Today the government is spying on Americans in ways the founders of our country never could have imagined. The FBI, federal intelligence agencies, the military, state and local police, private companies, and even firemen and emergency medical technicians are gathering incredible amounts of personal information about ordinary Americans that can be used to construct vast dossiers that can be widely shared through new institutions like Joint Terrorism Task Forces, fusion centers, and public-private partnerships. And this surveillance often takes place in secret, with little or no oversight by the courts, by legislatures, or by the public. The ACLU is dedicated to uncovering this secret surveillance network so Americans can protect their rights and demand accountability from these law enforcement and intelligence agencies, and from their elected representatives.
The fear of terrorism has led to a new era of overzealous police intelligence activity directed, as so often in the past, against political activists, racial and religious minorities, and immigrants. This new surveillance activity is not directed solely at suspected terrorists and criminals. It's directed at all of us. Increasingly, the government is engaged in suspicionless surveillance that vacuums up and tracks sensitive information about innocent people. The erosion of reasonable restrictions on government's power to collect people's personal information is putting the privacy and free speech rights of all Americans at risk. The American Civil Liberties Union and its affiliates across the country have uncovered and reported on many aspects of this growing domestic surveillance activity over the last several years. Our updated Spy Files website combines the information we've collected from Freedom of Information Act requests, ACLU lawsuits and reports, and news accounts so that members of the public can begin to get a comprehensive view of how these networked intelligence activities threaten their civil liberties.
Unaccountable National Security Surveillance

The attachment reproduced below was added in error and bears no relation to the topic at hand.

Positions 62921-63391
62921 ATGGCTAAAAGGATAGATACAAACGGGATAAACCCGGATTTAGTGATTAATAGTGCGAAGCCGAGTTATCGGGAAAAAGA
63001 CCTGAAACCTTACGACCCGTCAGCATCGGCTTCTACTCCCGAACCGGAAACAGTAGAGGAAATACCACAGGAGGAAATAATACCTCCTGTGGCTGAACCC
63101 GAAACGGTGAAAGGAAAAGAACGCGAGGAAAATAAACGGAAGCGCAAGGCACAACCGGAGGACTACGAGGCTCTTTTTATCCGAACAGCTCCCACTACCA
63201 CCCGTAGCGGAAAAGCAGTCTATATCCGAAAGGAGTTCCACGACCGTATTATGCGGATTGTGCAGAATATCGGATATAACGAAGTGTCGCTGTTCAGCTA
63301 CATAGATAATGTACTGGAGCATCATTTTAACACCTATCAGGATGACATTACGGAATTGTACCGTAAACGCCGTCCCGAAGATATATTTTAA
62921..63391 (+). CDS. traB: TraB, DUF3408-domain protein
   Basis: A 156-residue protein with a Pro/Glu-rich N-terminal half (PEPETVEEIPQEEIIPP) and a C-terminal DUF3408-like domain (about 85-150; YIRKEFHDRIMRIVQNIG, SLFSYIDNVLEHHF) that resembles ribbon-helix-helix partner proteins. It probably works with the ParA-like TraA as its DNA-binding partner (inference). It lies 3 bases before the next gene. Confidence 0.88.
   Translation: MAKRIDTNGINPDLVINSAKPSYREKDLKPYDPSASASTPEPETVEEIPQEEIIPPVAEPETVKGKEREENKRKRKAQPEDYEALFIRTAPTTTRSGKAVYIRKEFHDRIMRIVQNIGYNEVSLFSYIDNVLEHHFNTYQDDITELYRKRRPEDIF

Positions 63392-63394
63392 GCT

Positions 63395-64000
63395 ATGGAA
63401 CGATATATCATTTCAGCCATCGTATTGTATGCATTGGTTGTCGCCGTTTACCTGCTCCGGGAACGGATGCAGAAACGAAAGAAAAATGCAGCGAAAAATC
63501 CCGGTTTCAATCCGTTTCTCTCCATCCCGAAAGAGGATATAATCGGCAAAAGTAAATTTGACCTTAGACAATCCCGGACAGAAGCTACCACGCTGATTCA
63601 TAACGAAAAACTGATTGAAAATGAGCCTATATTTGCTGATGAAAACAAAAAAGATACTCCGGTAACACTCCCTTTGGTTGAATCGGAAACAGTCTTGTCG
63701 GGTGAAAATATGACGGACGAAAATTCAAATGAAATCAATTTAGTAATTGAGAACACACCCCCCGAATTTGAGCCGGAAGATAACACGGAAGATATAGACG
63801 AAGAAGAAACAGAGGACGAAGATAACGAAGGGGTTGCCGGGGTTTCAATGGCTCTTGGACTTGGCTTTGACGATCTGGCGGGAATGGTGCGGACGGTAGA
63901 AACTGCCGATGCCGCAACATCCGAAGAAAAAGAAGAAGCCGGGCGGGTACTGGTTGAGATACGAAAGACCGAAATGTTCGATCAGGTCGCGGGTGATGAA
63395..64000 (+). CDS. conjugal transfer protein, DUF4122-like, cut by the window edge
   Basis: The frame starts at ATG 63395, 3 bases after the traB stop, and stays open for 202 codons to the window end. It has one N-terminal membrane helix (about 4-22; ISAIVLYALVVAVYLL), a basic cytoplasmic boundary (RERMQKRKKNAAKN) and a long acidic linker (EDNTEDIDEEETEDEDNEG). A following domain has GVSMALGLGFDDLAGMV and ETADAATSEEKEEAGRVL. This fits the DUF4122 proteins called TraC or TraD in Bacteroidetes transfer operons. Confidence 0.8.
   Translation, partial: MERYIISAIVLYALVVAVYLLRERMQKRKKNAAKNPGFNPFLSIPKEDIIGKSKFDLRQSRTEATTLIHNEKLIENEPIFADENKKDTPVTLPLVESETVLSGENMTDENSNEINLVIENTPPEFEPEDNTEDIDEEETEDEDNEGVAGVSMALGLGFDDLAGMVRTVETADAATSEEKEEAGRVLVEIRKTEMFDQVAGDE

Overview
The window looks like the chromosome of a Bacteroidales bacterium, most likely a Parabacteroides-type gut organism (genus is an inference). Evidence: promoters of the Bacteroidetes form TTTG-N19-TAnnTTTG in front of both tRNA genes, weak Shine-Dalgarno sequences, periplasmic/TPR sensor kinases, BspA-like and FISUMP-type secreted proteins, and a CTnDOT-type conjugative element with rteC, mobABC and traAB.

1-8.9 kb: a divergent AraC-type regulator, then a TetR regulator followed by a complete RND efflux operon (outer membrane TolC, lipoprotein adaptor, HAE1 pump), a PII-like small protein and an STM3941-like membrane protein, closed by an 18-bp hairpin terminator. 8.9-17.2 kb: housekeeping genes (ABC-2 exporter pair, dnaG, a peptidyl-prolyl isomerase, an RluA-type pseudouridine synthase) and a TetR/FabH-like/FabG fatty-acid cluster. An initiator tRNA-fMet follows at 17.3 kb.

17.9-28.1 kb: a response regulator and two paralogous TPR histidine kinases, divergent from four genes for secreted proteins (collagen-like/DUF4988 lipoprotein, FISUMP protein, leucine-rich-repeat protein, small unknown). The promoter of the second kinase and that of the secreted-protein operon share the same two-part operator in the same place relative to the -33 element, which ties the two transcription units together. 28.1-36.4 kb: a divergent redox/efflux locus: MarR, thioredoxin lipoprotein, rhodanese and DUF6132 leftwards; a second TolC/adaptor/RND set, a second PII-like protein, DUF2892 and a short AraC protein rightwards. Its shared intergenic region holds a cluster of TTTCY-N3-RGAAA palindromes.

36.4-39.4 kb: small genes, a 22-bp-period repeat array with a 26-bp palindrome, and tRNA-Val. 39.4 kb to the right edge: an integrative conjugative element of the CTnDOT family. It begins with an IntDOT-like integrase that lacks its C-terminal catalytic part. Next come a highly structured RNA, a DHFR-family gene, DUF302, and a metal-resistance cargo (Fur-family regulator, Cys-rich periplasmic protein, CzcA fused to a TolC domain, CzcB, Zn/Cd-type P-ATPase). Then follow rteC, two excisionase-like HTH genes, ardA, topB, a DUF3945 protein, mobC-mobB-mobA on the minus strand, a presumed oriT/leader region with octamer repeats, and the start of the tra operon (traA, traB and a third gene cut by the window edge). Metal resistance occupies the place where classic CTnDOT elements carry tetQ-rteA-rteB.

As the nation's predominant law enforcement agency, the Federal Bureau of Investigation (FBI) has robust powers to peer into the lives of American citizens. But the FBI claims even broader authorities when acting in the nebulous realm of “domestic intelligence,” where its actions are largely hidden from public view and the procedural checks and balances that apply in criminal investigations are all but non-existent. The ACLU has exposed FBI abuse of its investigative authorities, through Freedom of Information Act lawsuits against FBI Joint Terrorism Task Forces, the FBI “racial and ethnic mapping” program, and the FBI eGuardian suspicious activity reporting program.
2.Department of Homeland Security
Spying With No Direction
The Department of Homeland Security (DHS) was established in 2003 by combining 22 separate federal agencies, several with law enforcement powers and intelligence missions. As a relatively new member of the Intelligence Community, DHS has struggled to establish a clearly defined role for its intelligence activities, leading at times to error and overreach that implicates the rights of innocent persons. The ACLU is uncovering improper DHS surveillance activities, like suspicion-less border searches, the production of flawed intelligence reports maligning political advocacy organizations, and the implementation of a dubious behavioral profiling program at airports. DHS is also a primary funder of state and local fusion centers and participates in suspicious activity reporting programs, each of which are, or have the potential to, infringe on civil liberties.
3.Department of Defense & National Security Agency
U.S. Military Spying on Americans
The U.S. military is funded by American taxpayers to protect our nation and its inhabitants from foreign enemies, not to spy on Americans. The ACLU has been, and remains at the forefront of exposing U.S. military spying programs that target or otherwise sweep up Americans’ personal information in their wide intelligence-gathering programs.